To present a picture of Wally Lemm, the best approach perhaps is to indicate what he was not as a coach. He was not, for instance, the bristling, driving type of coach Vince Lombardi was. Nor was he the perfectionist that Paul Brown always has been. Nor the fundamentalist that Tom Landry has been. Nor was he a devotee of the George Allen system which dictates that twenty hours of every working day, seven days a week must be a given over to making the football team a winner.

Wally Lemm with Big Red QB Charley Johnson in 1962

If he resembled any man, in approach to the job if not in flamboyancy, it was probably Jim Conzelman. Jim Conzelman always said “football is supposed to be fun” and Lemm echoed the sentiment. football was a major part of Jim Conzelman’s life, yet he walked away from the game several times and found other pursuits equally rewarding. So did Wally Lemm.

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Big Red Flashback 1980: Cards Hire Jim Hanifan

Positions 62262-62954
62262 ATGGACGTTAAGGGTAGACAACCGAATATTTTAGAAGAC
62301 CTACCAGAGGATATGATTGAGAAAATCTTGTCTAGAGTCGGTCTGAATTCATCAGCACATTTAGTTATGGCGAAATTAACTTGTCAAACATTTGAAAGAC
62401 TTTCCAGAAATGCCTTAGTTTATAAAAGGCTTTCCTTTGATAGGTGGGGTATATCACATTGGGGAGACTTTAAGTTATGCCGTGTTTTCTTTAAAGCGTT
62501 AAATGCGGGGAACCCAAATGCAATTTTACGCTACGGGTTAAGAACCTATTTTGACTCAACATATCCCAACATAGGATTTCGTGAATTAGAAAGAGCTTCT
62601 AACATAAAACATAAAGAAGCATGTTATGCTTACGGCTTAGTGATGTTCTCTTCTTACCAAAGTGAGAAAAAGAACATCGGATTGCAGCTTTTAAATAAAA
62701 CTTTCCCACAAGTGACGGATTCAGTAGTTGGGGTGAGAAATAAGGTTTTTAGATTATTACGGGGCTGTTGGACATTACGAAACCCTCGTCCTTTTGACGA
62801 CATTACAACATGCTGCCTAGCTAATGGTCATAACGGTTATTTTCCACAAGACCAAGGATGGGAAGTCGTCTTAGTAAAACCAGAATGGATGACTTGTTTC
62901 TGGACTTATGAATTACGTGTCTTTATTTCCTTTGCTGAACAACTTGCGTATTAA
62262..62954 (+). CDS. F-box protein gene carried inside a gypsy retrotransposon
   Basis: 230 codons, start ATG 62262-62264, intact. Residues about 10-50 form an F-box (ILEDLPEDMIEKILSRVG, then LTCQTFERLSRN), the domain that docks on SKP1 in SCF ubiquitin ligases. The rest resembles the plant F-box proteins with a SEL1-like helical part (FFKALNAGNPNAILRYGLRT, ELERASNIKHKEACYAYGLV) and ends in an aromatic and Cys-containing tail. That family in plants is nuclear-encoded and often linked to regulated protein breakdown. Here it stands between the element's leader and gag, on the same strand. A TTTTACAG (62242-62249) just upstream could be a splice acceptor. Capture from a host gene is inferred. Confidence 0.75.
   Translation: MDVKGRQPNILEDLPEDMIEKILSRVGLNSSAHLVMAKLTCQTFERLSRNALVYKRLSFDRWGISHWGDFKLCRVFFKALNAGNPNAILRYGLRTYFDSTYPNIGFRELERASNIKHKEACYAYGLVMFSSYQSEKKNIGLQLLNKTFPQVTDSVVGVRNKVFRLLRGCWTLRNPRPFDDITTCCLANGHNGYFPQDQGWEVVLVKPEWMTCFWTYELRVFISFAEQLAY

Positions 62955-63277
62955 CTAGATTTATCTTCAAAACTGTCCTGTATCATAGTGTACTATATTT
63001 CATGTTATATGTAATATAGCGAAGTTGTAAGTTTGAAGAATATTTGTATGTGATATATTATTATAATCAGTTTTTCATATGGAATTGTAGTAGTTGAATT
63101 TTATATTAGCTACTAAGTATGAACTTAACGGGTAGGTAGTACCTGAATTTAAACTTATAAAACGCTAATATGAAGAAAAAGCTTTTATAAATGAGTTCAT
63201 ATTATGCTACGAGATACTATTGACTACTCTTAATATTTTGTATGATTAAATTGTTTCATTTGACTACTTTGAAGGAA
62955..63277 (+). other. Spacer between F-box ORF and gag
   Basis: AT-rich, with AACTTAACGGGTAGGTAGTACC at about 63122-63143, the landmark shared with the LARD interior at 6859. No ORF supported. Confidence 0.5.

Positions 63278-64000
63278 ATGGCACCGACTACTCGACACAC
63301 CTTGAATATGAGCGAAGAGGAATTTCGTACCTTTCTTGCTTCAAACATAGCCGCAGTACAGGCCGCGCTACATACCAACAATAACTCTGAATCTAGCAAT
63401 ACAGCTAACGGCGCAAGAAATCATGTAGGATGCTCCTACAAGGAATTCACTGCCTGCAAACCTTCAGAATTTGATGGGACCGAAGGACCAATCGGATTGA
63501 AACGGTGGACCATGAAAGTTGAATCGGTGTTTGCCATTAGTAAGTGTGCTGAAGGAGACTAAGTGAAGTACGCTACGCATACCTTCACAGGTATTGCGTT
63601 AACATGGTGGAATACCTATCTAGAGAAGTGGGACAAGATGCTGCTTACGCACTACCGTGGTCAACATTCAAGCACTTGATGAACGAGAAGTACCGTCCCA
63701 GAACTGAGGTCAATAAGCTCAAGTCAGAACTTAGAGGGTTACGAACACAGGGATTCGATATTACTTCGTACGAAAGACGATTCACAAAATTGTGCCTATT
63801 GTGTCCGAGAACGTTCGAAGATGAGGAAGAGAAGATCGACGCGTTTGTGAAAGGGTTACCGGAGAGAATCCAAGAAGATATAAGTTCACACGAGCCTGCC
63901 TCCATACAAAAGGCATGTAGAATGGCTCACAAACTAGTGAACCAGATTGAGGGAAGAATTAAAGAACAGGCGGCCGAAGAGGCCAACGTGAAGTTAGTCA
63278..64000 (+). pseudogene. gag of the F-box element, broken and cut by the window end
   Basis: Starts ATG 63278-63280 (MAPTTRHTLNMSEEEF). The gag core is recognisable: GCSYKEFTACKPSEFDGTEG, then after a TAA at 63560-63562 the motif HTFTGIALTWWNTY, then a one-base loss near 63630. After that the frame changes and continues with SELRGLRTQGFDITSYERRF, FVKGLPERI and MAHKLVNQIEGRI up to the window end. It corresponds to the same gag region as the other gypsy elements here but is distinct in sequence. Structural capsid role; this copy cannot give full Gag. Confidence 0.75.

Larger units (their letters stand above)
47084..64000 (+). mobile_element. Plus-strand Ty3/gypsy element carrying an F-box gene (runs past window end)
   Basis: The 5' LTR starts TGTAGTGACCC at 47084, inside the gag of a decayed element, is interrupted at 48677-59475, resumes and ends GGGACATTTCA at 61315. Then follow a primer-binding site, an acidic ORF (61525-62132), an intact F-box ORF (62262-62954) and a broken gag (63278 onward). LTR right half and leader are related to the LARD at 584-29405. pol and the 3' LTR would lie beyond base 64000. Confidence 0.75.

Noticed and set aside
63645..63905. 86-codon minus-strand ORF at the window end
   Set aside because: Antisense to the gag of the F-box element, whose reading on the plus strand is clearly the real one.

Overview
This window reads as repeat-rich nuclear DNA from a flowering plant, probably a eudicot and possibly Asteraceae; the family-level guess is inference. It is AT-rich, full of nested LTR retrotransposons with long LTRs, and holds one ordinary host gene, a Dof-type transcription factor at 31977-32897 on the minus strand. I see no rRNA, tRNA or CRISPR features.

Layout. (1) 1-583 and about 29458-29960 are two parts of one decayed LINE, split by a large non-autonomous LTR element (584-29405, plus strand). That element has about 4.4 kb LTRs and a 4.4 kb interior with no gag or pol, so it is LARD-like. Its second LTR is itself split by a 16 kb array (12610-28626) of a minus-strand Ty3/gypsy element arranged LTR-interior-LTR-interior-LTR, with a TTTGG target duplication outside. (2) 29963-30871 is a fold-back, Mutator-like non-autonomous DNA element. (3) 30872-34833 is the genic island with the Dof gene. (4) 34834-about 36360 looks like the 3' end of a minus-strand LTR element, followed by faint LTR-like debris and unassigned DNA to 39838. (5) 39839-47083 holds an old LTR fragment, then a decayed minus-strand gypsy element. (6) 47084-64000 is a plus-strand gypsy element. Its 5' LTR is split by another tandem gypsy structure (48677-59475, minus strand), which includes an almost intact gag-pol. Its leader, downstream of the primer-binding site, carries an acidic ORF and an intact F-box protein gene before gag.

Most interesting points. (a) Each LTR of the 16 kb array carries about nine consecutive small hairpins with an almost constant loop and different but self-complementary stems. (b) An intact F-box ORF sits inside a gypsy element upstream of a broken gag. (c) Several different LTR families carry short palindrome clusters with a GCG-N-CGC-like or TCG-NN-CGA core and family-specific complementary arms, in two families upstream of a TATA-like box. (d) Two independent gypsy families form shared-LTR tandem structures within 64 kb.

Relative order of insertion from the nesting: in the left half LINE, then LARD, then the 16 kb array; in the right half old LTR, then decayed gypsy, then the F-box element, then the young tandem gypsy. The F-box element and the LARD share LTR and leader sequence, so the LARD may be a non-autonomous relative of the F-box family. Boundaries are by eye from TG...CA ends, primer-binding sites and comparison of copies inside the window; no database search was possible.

(Editor’s Note: Jim Hanifan became the Cardinals head coach on January 30, 1980. Below is Coach Hanifan’s account of how he was hired. It was taken from an excerpt of his book Beyond Xs and Os: My Thirty Years in the NFL)

My name had come up when there were openings for head coaching jobs in the NFL, and i really thought if I kept my nose clean I would have a shot at getting one of those jobs. I just didn’t think it would be in St. Louis.

Even though I really did want the job, it still caught me a little off guard when Don (Coryell) walked into my office and said Bill (Bidwill) had called to request permission to speak with me. I didn’t hear from him until a week later. We were coaching at the Pro Bowl in Hawaii, and after the game I was back in my hotel room packing and getting ready to leave for the airport when Bill called. We agreed to meet two days later in San Diego.